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The Black Cat (1934)

American honeymooners in Hungary become trapped in the home of a Satan-worshiping priest when the bride is taken there for medical help following a road accident.

Director:

Edgar G. Ulmer

Writers:

Edgar Allan Poe (suggested by a story by), Peter Ruric (screenplay) | 2 more credits »
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Cast

Complete credited cast:
Boris Karloff ... Hjalmar Poelzig (as Karloff)
Bela Lugosi ... Dr. Vitus Werdegast
David Manners ... Peter Alison
Julie Bishop ... Joan Alison (as Jacqueline Wells)
Egon Brecher Egon Brecher ... The Majordomo
Harry Cording ... Thamal
Lucille Lund ... Karen
Henry Armetta ... The Sergeant
Albert Conti Albert Conti ... The Lieutenant
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Storyline

Honeymooning in Hungary, Joan and Peter Allison share their train compartment with Dr. Vitus Verdegast, a courtly but tragic man who is returning to the remains of the town he defended before becoming a prisoner of war for fifteen years. When their hotel-bound bus crashes in a mountain storm and Joan is injured, the travellers seek refuge in the home, built fortress-like upon the site of a bloody battlefield, of famed architect Hjalmar Poelzig. There, cat-phobic Verdegast learns his wife's fate, grieves for his lost daughter, and must play a game of chess for Allison's life. Written by Sister Grimm <srgrimm@teleport.com>

Plot Summary | Plot Synopsis

Taglines:

The most imaginative picture yet! (Newspaper ad cut). See more »


Certificate:

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Parents Guide:

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Details

Country:

USA

Language:

English | Latin | Hungarian

Release Date:

7 May 1934 (USA) See more »

Also Known As:

The Vanishing Body See more »

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Box Office

Budget:

$95,745 (estimated)

Gross USA:

$236,000
See more on IMDbPro »

Company Credits

Production Co:

Universal Pictures See more »
Show more on IMDbPro »

Technical Specs

Runtime:

Sound Mix:

Mono (Western Electric Noiseless Recording)

Aspect Ratio:

1.37 : 1
See full technical specs »
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Did You Know?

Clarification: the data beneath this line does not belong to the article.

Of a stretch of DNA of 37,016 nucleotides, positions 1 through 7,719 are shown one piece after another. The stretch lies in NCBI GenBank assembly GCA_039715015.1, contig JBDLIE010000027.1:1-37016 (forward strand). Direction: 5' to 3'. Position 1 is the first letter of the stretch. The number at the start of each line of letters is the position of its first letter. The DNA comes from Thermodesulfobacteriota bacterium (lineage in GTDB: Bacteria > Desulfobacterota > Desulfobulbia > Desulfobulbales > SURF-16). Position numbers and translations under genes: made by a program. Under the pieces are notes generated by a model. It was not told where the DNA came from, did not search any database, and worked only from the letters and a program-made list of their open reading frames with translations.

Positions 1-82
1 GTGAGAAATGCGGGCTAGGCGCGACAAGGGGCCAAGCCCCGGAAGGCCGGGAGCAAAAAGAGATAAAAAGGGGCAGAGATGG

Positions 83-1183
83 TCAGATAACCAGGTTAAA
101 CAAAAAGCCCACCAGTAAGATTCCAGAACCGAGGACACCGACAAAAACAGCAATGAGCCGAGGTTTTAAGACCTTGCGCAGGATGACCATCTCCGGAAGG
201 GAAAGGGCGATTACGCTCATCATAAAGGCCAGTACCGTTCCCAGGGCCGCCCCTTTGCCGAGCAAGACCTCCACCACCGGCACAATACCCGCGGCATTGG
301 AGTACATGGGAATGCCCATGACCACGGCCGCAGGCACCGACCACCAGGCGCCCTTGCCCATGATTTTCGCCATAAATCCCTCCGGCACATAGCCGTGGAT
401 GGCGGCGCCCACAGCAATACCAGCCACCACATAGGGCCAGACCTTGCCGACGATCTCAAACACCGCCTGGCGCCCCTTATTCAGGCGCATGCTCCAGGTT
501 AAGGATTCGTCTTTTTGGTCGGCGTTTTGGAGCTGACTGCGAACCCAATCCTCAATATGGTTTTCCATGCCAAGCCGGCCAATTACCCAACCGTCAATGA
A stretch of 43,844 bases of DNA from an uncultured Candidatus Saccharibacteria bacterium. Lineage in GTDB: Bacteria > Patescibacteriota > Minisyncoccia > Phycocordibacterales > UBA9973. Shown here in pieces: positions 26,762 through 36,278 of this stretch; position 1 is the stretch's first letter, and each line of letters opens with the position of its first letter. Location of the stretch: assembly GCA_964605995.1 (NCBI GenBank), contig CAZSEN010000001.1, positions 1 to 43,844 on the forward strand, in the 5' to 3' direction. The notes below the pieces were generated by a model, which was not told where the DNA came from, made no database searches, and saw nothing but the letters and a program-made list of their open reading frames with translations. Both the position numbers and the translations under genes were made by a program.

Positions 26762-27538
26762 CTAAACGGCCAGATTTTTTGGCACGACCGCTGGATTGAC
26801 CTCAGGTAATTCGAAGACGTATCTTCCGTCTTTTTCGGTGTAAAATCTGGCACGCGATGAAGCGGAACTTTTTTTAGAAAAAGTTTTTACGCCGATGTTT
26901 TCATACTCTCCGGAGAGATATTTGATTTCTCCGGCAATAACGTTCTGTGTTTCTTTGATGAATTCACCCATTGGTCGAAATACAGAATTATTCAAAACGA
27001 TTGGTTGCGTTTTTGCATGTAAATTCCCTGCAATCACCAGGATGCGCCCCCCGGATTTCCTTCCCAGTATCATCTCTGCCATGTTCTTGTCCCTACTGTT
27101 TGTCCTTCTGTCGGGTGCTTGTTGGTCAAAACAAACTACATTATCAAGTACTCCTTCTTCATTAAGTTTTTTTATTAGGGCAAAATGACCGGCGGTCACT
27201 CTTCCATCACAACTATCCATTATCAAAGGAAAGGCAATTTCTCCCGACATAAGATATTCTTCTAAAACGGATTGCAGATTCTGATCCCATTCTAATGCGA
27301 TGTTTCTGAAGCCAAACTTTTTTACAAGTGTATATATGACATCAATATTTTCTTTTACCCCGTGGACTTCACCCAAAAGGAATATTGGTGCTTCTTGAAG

Trivia

When re-released by Realart Pictures in the early 1950s, the film's title was changed to "The Vanishing Body" in an attempt to distinguish it from a 1941 Universal film with the same title, The Black Cat (1941), to which Realart also had the distribution rights. See more »

Goofs

The adjoining door connecting Joan's room to Peter's changes from a sliding door (in scenes in the first half of the film) to a hinge-opening door (beginning when the black cat enters Joan's room followed by Karen and thereafter). See more »

Quotes

[first lines]
The Lieutenant: [looking over Joan's passport] Mr. and Mrs. Alison, Car 96, Compartment F. Orient Express, Budapest, Visegrad.
See more »

Connections

Referenced in Bright Leaves (2003) See more »

Soundtracks

Toccata and Fugue in D Minor (BWV 565)
(uncredited)
Music by Johann Sebastian Bach
See more »

Frequently Asked Questions

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User Reviews

 
"It all sounds like a lot of superstitious baloney to me."
4 February 2005 | by bensonmum2See all my reviews

The Black Cat is, quite simply, a horror masterpiece. Almost everything about this film is perfect. I'm not going to go into detail on the story, because if you haven't seen it, you should.

The acting is some of the best you'll ever see in a horror film. Lugosi is at the top of his game. His portrayal of Ygor in Son of Frankenstein may be Lugosi's only better performance. Karloff is wonderfully creepy and mysterious (and has some of the most bizarre hair I've ever seen). Seeing the two work together in The Black Cat is a real pleasure. Although Karloff gets top billing, this is Lugosi's film and he makes the most of it. David Manners and the rest of the cast are more than adequate.

The futuristic house in which the film is set is a departure from the more Gothic, Victorian settings of most of the Universal films. And it works. Thanks to some terrific set design, lighting, and cinematography, the modern house exudes as much atmosphere as any old castle, dungeon, tower, etc.

The Black Cat contains some of the most unsettling scenes of any classic Universal horror film. It is, IMO, the darkest of any of these films. I just wonder how it was viewed by audiences in 1934. Two scenes that immediately come to mind are the black mass performed by Karloff and the torture scene at the end of the film. These scenes are not typical of the Universal classics. They have the power to stick with you long after the movie is over.

But what I really like is the way the story unfolds. At the beginning, you know nothing of what's really going on. Bit by bit, the story unfolds. Many of the plot points are revealed by Lugosi. In fact, if it weren't for Lugosi's monologues, I wonder if anyone would have any idea of what was taking place.


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